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Django 1.7, PyCharm, and Apache

I’ve had some ongoing problems with PyCharm support for Django since the 1.7 release. Here is a summary.

WSGI Broke

The entire app failed to run under Apache. This caused some moments of terror. The WSGI file needed to be edited.

This code started on version 1.3. The old WSGI configuration worked until 1.7. This discussion thread described the behaviour, which bites projects started pre-1.4. See also Issue #23437 describes the WSGI problem, and the official release notes under app-loading changes.

The correct call to initialize WSGI is:

from django.core.wsgi import get_wsgi_application
application = get_wsgi_application()

 

PyCharm Testing Broke

Tests in PyCharm broke. This a case of being bitten by older code again. Django uses the standard Python unittest module now. I had to go through dozens of files and tweak the import statements.

Update: LH asked for more information.

In my unit testing, I used the old-style Django test classes and had import statements like:

from django.test import TestCase

which must be changed to:

from unittest import TestCase

in order to use the built-in Python unit testing core.

PyCharm Django Console Broke

This is kind of annoying. The problem isn’t so much PyCharm itself but Django “fixed” a long-standing “bug”. Now what used to work fine doesn’t. Per the app-loading changes in the 1.7 release notes, one must, every time they start the Django console from within PyCharm, execute the following commands:

import django
django.setup()

This became annoying enough I hacked the Django helper

/Applications/PyCharm.app/helpers/pycharm/django_manage_shell.py

and added the two lines to that file. Problem resolved.

 

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Hair Donated

I’ve been blessed with a full head of thick hair and decided to share that blessing with others. Today I had my pony tail cut off, harvesting approximately 13 inches for donating to charity. It will be used in making wigs for children with hair loss due to cancer or other conditions.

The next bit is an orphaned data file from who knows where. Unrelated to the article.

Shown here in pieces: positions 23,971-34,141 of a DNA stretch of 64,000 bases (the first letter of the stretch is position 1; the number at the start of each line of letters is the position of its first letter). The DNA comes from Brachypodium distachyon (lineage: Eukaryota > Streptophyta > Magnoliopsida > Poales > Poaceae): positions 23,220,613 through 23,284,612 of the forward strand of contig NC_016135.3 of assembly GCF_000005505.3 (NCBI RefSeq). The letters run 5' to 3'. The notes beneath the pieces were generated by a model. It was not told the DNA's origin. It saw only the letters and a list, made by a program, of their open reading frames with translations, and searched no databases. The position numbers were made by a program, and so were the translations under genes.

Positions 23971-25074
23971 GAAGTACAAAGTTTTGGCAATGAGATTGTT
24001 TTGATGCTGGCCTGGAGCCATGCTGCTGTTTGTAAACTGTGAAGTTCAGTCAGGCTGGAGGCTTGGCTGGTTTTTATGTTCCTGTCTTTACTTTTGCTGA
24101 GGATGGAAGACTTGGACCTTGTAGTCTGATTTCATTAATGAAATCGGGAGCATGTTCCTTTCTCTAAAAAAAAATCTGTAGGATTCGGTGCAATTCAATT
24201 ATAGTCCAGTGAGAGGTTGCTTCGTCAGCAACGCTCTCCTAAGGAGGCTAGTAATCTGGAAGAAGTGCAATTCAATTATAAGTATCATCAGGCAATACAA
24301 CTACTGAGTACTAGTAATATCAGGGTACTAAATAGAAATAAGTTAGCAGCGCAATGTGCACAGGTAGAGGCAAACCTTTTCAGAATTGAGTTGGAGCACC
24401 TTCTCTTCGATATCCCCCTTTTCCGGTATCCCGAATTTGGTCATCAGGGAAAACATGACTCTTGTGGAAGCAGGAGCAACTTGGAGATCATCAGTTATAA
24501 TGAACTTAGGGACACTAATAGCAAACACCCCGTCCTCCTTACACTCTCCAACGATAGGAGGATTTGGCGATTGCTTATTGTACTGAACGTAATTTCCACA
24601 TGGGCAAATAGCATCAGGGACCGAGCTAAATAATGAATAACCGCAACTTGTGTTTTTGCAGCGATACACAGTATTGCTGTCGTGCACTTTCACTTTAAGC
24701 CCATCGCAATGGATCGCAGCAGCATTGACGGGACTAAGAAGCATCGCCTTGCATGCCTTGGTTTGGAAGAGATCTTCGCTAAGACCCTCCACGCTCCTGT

My hair, before harvesting it for charity.

My hair, before harvesting it for charity.

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Control VMware Fusion from the Command Line

Background

Virtualization has been a key technology for me as a contractor. Because I have multiple clients, keeping their projects sequestered from each other is a snap: one or more VMs (virtual machines) per project. Development, testing, and in some cases deployment is all on separate VMs.

I’ve been using VMware Workstation since it first came out 1999. The ability for me to seamlessly move VMs between Windows, Linux, and OS X has been a key reason I’ve stuck with them for so long.

Automating tasks via scripting one of many reasons I insist that my workstation run  Un*x of some flavour. I’ve been using OS X for quite a while quite happily as a software developer, however VMware Fusion (for OS X) doesn’t present the full set of features available on VMware Workstation (for Linux and Windows). Fortunately hidden under the hood are the same tools.

The Executable vmrun

VMware provides a tool called vmrun that allows common operations to be performed on VMs — starting, suspending, taking snapshots, etc. On OS X it’s tucked away in the VMware Fusion bundle under Contents/Library.

In my shell startup I add the directory to PATH:

# VMware Fusion
if [ -d "/Applications/VMware Fusion.app/Contents/Library" ]; then
    export PATH=$PATH:"/Applications/VMware Fusion.app/Contents/Library"
fi

Find the Virtual Machine’s .vmx File

To use vmrun you need to have the path to the .vmx file that resides inside of the VM bundle on OS X. For example, I have a VM with an install of RedHat Enterprise Linux 7:

RHEL7 VM

This is actually not a single file, but a directory called RHEL7.vmwarevm. The contents can be seen in the Finder by right clicking:

Show Contents

This will open up the directory and show the various files that make up the virtual machine.

Inside the Bundle

As can be seen, the .vmx file is prominently displayed.

Put the Pieces Together

To start the VM from the command line one uses the “start” parameter. For example, if the above virtual machine were in one’s home directory one can type:

$ vmrun start ~/RHEL7.vmwarevm/RHEL7.vmx

vmrun Commands

If one runs vmrun without parameters it gives a farily long summary of commands that it accepts. One can:

  1. control the power state of the VM,
  2. control snapshots,
  3. perform various operations inside a running VM, and
  4. other operations such as installing tools and cloning.

A short list of common operations:

Description Command Parameters
List running VMs list
Start a VM start /path/to/vmx/file
Suspend a VM suspend /path/to/vmx/file
Take a snapshot snapshot /path/to/vmx/file snapshot name

 Additional Information

VMware has a PDF on vmrun here.